• KETJENBLACK® EC-600JD (KB) carbon has a much higher mesopore volume (4.80-5.10 cm3/g) than other commercially available activated carbons. Therefore, KB-based air electrodes as disclosed herein have a higher capacity than cathodes made with other carbon materials, making KB an excellent air electrode candidate for Li/air batteries.
  • KB expands significantly (e.g., more than 100%) after soaking in electrolyte. After soaking in liquid electrolyte, the mesopores fully expand and form a three-phase region to facilitate the Li/O2reaction. Reaction products (e.g., Li2O, Li2O2) partially occupy these spaces after reaction.
  • In some working embodiments, air electrodes were prepared by mixing high-efficiency electroconductive carbon KETJENBLACK® EC600JD with Dupont Teflon® PTFE-TE3859 fluoropolymer resin aqueous dispersion (60 wt % solids). The weight ratio of KB and PTFE after drying was 85:15. The mixture was laminated into a carbon film using a calendering roller with adjustable pressure from 0 to 100 psi. Nickel mesh was embedded into the carbon layer as the current collector. To minimize moisture penetration, a porous PTFE film (3 μm thick, W. L. Gore & Associates, Inc) was laminated on the side of the air electrode that was exposed to air.
  • 4. Ion Insertion Material
  • In some embodiments, a hybrid electrode is constructed wherein the air electrode further comprises a lithium ion insertion (or intercalation) material. For example, carbon fluoride facilitates the intercalation of lithium ions into the electrode (i.e., lithium intercalates into CFx and forms LiyCFx. The discharge voltage range of the lithium insertion material desirably is between 1.0 V to 3.5 V vs. Li/Li+. For instance, vanadium pentoxide (V2O5) has discharge plateaus at 3.3 V, 3.0 V, and 2.2 V. Preferably, the majority of the discharge voltage of the material is 2 V to 3 V. More preferably, the lithium ion insertion material has a voltage plateau between 2 V to 2.8 V. Carbon fluoride, for example, has a voltage plateau at 2.5 V.
  • The ion insertion material desirably has a high discharge capacity at a high rate. Typically, discharge capacity decreases as the discharge rate increases. However, the addition of an ion insertion material may increase the discharge capacity at the same rate or allow the battery to be discharged at a higher rate with a comparable capacity. In some embodiments, the presence of an ion insertion material in the air electrode was found to more than double the discharge capacity compared to an air electrode without the ion insertion material that was discharged at the same rate. In other embodiments, the battery including the ion insertion material was discharged at a current density of 0.2 mA/cm2 with a similar capacity as a battery without the ion insertion material that was discharged at a current density of 0.1 mA/cm2.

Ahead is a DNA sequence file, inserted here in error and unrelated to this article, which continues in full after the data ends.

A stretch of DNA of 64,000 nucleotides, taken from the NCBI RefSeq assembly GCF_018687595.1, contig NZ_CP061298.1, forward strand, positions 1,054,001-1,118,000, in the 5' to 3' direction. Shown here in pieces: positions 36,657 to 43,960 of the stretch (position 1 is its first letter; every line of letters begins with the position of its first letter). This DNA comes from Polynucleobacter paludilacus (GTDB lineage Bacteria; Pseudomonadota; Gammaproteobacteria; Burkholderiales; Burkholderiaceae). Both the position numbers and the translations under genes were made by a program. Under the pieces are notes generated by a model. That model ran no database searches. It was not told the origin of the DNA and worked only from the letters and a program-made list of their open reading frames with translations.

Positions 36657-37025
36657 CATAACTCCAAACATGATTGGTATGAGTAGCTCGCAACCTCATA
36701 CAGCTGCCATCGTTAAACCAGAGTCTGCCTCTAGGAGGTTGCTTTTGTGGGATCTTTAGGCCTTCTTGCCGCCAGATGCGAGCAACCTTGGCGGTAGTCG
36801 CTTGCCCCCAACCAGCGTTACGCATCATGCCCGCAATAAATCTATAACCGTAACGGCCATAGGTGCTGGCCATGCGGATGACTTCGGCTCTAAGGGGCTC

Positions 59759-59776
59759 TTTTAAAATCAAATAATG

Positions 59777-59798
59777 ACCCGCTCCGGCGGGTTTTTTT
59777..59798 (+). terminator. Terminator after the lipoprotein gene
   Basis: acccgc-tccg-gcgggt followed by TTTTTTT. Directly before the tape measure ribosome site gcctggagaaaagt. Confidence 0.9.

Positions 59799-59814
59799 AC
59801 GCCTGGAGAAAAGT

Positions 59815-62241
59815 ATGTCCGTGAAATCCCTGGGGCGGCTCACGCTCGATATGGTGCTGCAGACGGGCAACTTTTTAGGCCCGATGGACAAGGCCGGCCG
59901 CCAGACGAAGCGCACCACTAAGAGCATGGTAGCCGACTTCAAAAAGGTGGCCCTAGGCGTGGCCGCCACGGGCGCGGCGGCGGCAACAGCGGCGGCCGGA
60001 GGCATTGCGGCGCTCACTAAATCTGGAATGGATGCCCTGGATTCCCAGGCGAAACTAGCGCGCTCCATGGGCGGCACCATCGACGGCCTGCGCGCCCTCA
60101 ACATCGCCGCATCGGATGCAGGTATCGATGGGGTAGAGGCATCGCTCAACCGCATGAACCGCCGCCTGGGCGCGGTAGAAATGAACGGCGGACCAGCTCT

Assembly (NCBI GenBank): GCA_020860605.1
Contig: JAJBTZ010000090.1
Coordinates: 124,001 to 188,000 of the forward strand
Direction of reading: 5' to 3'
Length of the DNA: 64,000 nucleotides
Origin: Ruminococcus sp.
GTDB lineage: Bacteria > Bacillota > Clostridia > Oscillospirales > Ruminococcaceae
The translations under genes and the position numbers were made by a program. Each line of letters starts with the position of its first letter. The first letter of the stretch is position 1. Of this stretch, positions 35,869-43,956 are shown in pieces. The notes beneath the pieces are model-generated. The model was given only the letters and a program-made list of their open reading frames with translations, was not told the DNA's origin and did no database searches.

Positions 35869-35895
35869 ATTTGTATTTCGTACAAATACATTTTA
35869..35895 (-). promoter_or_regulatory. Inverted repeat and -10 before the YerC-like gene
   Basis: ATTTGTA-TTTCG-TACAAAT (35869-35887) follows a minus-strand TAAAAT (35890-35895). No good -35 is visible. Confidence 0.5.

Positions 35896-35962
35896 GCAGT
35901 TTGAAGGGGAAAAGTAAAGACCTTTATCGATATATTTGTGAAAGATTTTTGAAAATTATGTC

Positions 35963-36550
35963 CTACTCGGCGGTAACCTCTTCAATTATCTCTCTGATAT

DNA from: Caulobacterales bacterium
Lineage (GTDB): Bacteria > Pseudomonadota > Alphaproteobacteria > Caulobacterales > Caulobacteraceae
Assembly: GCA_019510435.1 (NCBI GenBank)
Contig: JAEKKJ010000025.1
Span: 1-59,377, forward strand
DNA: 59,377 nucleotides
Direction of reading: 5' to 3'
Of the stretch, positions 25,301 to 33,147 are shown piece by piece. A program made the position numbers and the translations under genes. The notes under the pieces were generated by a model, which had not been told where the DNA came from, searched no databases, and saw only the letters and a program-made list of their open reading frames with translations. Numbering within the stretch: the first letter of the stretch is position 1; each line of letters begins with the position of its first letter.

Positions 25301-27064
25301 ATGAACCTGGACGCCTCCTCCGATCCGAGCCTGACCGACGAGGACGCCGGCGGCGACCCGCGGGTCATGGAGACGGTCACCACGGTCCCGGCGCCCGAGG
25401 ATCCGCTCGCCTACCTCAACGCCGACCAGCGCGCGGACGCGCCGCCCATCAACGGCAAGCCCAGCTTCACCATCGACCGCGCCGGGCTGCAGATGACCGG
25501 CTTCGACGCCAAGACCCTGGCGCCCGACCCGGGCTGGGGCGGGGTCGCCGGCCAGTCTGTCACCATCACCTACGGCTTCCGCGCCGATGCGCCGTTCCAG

• For the disclosed primary Li/air batteries, no reversibility is required for the ion insertion material. For rechargeable Li/air batteries, the ion insertion process in the material will be reversible.
  • These materials can be any lithium insertion or intercalation compounds. Examples of ion insertion materials include, but are not limited to the following materials: (CFx (0.5<x<2), Cu4O(PO4)2, AgV2O5.5, Ag2CrO4, V2O5, V6O13, V3O8, VO2, VOx (0.1<x<3), Cr2O5, Cr3O8, MnO2, MnOx (1<x<3), Mn-based oxide polymer, quinone polymer, MoO3, MoOx (1<x<3), TiO2, TiOx (1<x<3), Li4Ti5O12, S, LixS (0<x<2), and TiS2. Mixtures of these materials can also be used.
  • In the disclosed embodiments, the mass ratio of the lithium insertion material to active carbon in air electrode (composed of active carbon, catalyst, and binder) is less than or equal to 2, such as 0.1 to 2, 0.1 to 1, 0.2 to 0.8, or 0.1 to 0.3. Advantageously, the mass ratio of the lithium insertion material to active carbon is 0.2 to 0.8. A higher ratio will give the battery a higher discharge rate, but a relatively smaller discharge capacity. A lower ratio will give the battery a higher capacity, but a lower discharge rate. In particular examples, the cathode comprises 55 wt % KB, 30 wt % ion insertion material, and 15 wt % PTFE binder.